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Stan Delaplane

Leningrad Is Window on Europe for Soviets

September 08, 1985|STAN DELAPLANE | Delaplane is a San Francisco Chronicle columnist

LENINGRAD, Soviet Union — It's cold and wet in Leningrad. We're at the Hotel Pribaltiyskaya on the Gulf of Finland. There's a steady drizzle but no wind. Suddenly, a gale comes off the gulf, strong enough to blow you to Moscow.

Sunset never comes. It gets darkest about 1:30 in the morning. There is always a silver glow in the northern sky.

The hotel is Leningrad's newest and biggest, with 1,200 rooms, four bars, four restaurants, a nightclub, a bowling alley and a gymnasium.

On each floor is a coffee shop open till 2 a.m. A sign in the elevator reads: "It is impossible to change direction of the cab motion by pressing button indicating opposite direction."

The bartender in the all-night Business Bar sells Beck's beer for one U.S. dollar. I said: "How come some hotel bars deal in dollars, others in rubles?"

He said: "Is all Russian business. I understand little English. I understand beer, vodka, women--and dollars."

The Intourist office is strictly organized, with 10 desks. Each has a lamp with a sign: "Train tickets," "Theater tickets," "Special services."

There is a desk for lost luggage, one for medical aid, another for restaurant reservations.

The woman at the "Individual Tourist" desk said: "Pick up your passport at the Key Desk. Pick up your airline ticket at the Flight Desk. Reserve your transport to the airport at the Car Desk."

Olga, our guide, is very nervous if everyone is not five minutes early. "Is bad. Very bad. The weather is not fine, so we will not walk."

Lunch in Leningrad comes from delicatessens; heavyset women butchers chop sausage and bacon. They wear white caps and gowns.

Tell the woman at the cash register what you want. She gives you a receipt to hand to the butcher. You wait in line for both transactions.

I wound up with a brick of cheddar cheese and a foot of bologna. Bought a soda at a street stand and sat on a park bench near the Hermitage.

The Hermitage is why we come to Leningrad. The museum was built in 1754 as a winter palace for the czars. The guides spout startling statistics.

"There are 2.5 million exhibits, five buildings and 120 halls of Western European art, 60 Rembrandts."

To cover it all, you'd walk 15 miles. If you gave each painting 30 seconds, you'd see them all in 12 years.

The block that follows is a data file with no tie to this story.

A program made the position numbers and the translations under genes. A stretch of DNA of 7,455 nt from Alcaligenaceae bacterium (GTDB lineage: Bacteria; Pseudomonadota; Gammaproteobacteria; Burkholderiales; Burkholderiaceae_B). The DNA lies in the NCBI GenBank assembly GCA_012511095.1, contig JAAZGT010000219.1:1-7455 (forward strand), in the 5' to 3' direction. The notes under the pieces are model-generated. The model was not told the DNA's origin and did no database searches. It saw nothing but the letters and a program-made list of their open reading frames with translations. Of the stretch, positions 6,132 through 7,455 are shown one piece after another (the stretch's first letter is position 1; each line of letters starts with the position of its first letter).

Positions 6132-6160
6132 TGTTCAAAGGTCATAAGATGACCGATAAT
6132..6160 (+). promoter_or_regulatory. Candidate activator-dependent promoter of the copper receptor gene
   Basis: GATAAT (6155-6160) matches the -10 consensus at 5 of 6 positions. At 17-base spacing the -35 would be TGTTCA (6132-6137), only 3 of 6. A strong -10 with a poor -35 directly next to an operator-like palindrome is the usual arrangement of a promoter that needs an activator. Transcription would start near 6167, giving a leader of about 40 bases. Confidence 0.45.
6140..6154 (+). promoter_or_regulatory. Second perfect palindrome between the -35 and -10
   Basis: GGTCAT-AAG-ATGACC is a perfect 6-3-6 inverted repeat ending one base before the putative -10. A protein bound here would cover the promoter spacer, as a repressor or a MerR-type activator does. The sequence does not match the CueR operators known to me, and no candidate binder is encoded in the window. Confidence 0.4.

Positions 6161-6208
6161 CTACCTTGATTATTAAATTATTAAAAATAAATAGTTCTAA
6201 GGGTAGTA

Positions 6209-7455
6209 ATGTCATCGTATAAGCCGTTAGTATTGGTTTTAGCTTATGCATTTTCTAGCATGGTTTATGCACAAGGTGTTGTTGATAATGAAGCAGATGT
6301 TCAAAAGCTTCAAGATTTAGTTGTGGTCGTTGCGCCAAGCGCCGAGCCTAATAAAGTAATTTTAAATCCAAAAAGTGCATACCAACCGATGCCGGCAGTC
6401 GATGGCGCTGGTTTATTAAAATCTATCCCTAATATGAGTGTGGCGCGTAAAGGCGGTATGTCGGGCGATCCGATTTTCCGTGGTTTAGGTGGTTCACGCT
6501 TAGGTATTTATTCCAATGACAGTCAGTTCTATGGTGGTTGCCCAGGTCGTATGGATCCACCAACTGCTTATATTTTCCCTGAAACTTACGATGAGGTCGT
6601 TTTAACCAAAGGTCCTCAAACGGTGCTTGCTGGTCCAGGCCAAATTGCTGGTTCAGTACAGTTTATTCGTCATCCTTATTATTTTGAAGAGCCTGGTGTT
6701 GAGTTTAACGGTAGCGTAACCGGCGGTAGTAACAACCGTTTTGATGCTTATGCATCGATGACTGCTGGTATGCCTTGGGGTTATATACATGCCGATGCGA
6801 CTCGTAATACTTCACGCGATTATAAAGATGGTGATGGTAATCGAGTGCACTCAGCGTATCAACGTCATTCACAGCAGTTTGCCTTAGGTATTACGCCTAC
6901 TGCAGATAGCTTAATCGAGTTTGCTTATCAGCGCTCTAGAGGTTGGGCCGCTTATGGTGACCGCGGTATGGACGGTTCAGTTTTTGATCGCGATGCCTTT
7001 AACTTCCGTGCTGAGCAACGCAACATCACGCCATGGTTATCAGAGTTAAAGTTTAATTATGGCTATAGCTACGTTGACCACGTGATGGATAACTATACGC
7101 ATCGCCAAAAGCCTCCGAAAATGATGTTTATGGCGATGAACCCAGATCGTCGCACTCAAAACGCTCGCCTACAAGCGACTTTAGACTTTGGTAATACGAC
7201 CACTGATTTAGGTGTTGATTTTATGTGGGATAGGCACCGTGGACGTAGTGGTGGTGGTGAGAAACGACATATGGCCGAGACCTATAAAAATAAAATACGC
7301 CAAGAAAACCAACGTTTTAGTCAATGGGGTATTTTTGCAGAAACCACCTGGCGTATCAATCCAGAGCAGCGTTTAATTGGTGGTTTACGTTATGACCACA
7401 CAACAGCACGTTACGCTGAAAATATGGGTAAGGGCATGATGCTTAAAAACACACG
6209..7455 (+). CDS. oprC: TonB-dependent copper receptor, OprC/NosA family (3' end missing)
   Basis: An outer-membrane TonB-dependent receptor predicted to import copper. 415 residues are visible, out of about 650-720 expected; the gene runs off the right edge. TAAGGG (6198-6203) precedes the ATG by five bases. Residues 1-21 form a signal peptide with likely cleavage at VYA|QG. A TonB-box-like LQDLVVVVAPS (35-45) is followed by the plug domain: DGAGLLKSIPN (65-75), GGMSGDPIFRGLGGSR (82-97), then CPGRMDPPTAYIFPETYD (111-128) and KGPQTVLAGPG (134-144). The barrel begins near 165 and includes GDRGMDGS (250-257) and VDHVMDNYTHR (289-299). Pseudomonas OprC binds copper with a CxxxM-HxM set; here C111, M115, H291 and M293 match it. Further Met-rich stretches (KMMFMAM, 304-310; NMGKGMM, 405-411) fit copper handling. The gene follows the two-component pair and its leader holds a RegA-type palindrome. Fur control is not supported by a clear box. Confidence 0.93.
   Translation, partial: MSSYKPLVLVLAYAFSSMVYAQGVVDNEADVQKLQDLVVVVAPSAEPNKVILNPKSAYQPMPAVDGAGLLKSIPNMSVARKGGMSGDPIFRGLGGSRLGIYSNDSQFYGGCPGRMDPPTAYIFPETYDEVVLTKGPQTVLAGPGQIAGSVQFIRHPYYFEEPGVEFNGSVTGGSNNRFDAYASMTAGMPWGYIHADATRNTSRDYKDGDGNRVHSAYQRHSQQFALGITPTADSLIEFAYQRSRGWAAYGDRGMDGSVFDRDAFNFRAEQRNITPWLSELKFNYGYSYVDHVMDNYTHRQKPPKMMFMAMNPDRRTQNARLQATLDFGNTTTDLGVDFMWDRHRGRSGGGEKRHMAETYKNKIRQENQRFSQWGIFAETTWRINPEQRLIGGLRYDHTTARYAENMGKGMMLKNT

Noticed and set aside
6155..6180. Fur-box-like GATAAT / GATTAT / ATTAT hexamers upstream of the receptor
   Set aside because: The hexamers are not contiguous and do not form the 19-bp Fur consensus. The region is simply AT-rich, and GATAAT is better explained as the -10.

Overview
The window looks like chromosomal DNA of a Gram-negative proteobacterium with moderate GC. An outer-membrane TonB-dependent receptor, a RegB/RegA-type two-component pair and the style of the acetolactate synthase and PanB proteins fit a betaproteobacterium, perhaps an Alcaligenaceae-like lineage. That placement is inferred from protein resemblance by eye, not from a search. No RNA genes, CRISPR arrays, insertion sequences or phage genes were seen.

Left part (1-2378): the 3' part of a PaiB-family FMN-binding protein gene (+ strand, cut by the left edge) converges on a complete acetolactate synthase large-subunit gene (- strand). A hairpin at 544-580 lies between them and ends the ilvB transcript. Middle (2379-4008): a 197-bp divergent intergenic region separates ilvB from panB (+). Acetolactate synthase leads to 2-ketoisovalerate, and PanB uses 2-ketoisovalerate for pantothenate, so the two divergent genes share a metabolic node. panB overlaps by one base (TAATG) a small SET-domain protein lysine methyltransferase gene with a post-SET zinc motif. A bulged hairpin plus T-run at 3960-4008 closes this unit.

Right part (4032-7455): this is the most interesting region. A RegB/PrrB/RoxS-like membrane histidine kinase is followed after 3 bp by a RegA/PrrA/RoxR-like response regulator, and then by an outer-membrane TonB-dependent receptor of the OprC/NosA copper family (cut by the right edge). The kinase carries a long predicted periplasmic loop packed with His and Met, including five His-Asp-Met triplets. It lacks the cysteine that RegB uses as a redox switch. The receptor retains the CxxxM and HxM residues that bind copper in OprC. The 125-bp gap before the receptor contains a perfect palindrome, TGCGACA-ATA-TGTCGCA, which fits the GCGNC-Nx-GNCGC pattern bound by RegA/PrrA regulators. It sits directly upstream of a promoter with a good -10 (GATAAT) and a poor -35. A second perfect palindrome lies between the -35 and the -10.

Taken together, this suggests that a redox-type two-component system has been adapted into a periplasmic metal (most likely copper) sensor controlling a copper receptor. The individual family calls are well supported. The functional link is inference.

Ceilings are high enough for kite flying. Couches and chairs in purple velvet are scattered about for resting between hikes. They have hand-carved armrests, painted gold.

A guide is absolutely necessary. There are no directions posted in English.

Shopping is best in the dollar stores, the beriozkas . There's one in the Hermitage. Another, next to the hotel, sells imported beer, whiskey and local vodka, fur coats, enamel jewelry and cameras--all at lower prices than we pay at home.

"It's a waste of time shopping anywhere else," an American woman said. She spent an hour shopping Nevski Street and found nothing she wanted.

"A man in our group bought a shirt for 14 rubles. About $16 U.S.," she said. "Then he learned that someone with a black market connection paid $3 for the same shirt."

Selling dollars on the black market is not a good idea. They may lock you up in the Leningrad jail and tie the key to a Russian jackrabbit.

This is Russia's window on Europe, the second largest city in the Soviet Union, with 4.5 million people.

Its 42 islands are linked by 300 bridges, 66 rivers and canals. And 472 monuments to Lenin.

Leningrad was founded in 1703 by Peter the Great as St. Petersburg. Every czar since Peter is buried in Sts. Peter and Paul Church. The 1917 revolution began here, and here Pavlov taught his dogs to salivate cleverly at bells.

The city was known as Petrograd until 1924, when it was renamed Leningrad.

During World War II, Leningrad was under siege by the Germans for 900 days, pounded by artillery. Hitler printed invitations to a victory celebration that never came. The people of Leningrad never surrendered. "We had no food, no water, no electricity," said the guide. "But we are a very proud people."

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